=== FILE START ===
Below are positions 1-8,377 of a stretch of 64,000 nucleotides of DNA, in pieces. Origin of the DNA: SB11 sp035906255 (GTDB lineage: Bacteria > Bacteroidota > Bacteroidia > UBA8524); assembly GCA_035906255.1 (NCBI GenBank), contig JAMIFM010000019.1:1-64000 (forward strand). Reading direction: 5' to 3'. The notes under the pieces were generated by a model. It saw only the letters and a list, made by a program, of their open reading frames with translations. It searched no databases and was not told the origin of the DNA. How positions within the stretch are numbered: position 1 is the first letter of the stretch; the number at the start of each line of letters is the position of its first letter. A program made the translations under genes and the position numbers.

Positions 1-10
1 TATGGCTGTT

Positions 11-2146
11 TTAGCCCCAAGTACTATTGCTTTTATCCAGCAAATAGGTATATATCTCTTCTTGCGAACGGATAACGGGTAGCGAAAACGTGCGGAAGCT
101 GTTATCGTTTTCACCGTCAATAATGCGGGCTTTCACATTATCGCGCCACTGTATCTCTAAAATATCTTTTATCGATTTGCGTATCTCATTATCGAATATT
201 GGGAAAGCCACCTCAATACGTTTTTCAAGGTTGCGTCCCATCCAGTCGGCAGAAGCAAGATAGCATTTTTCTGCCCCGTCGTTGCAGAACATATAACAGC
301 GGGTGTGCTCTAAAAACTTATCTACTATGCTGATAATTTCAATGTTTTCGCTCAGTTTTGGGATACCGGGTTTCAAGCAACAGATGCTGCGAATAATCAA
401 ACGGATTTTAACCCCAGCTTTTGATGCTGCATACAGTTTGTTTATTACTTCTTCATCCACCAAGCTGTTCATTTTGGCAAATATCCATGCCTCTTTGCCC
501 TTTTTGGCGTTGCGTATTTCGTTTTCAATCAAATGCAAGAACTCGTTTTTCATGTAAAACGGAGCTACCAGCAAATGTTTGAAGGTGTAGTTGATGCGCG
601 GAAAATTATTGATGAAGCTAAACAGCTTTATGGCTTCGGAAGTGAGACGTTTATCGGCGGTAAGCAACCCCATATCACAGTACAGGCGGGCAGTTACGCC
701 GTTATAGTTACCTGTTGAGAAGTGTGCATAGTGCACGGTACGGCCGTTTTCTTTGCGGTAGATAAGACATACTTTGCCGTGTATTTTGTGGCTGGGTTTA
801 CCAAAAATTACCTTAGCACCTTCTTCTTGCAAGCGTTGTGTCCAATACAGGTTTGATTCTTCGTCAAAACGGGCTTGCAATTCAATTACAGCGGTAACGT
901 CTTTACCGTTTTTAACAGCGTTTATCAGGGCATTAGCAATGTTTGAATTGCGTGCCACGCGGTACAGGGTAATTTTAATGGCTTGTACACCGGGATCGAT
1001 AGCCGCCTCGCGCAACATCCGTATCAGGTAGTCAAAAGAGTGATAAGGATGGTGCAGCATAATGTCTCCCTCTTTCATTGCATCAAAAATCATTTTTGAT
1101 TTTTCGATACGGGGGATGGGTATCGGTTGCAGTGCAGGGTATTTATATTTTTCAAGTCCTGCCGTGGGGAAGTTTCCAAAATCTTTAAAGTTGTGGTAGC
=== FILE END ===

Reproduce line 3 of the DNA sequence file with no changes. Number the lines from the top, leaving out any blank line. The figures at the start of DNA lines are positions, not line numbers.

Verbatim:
1 TATGGCTGTT